The volume of sea ice in the Arctic hit a new low this past winter, according to observations from the European Space Agency’s (Esa) Cryosat mission.
During March/April – the time of year when marine floes are at their thickest – the radar spacecraft recorded just under 15,000 cu km of ice.
In its three years of full operations, Cryosat has witnessed a continuing shrinkage of winter ice volume.
It underlines, say scientists, the long-term decline of the floes.
Thirty years ago, there were perhaps 30,000 cu km at the height of winter.
While there has been a great deal of attention focused of late on the falling extent (area) of sea ice in the Arctic, especially during summer months, researchers emphasise that it is volume that provides the most reliable assessment of the changes now underway in the northern polar region.
The provisional Cryosat data was presented here at Esa’s Living Planet Symposium in Edinburgh, UK.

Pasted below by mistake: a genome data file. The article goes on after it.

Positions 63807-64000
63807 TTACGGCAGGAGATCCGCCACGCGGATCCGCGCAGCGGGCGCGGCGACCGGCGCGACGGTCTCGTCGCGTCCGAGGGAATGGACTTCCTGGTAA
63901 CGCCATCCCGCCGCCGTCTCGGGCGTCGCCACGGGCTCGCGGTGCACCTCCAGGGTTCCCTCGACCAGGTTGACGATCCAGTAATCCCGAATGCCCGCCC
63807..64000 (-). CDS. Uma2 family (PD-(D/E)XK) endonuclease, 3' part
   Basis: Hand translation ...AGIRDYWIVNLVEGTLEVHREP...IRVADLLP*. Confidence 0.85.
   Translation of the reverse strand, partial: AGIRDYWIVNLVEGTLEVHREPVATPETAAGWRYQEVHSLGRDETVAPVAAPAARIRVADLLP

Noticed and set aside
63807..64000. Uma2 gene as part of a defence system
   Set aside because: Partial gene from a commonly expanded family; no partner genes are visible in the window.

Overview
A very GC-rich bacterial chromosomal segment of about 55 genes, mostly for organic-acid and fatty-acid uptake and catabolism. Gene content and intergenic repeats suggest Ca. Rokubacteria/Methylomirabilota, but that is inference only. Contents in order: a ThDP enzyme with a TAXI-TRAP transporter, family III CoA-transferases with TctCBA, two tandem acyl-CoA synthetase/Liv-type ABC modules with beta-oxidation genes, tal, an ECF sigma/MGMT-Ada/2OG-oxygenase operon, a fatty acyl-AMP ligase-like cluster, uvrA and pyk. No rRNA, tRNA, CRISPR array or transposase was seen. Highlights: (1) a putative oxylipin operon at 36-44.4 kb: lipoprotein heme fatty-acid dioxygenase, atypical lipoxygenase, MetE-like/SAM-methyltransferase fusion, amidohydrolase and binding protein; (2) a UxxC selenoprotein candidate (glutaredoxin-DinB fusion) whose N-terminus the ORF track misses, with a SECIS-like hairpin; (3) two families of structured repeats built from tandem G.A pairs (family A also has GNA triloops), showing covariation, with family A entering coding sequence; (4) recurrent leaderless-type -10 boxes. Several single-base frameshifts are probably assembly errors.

Prof Andy Shepherd, from Leeds University, said: “Now that we have three years of data, we can see that some parts of the ice pack have thinned more rapidly than others. At the end of winter, the ice was thinner than usual. Although this summer’s extent will not get near its all-time satellite-era minimum set last year, the very thin winter floes going into the melt season could mean that the summer volume still gets very close to its record low,” he told BBC News.
And Rachel Tilling, who is working through the data at University College London (UCL), added: “Cryosat will be able to confirm whether or not a minimum volume was reached this summer once the ice starts to refreeze in the Autumn.”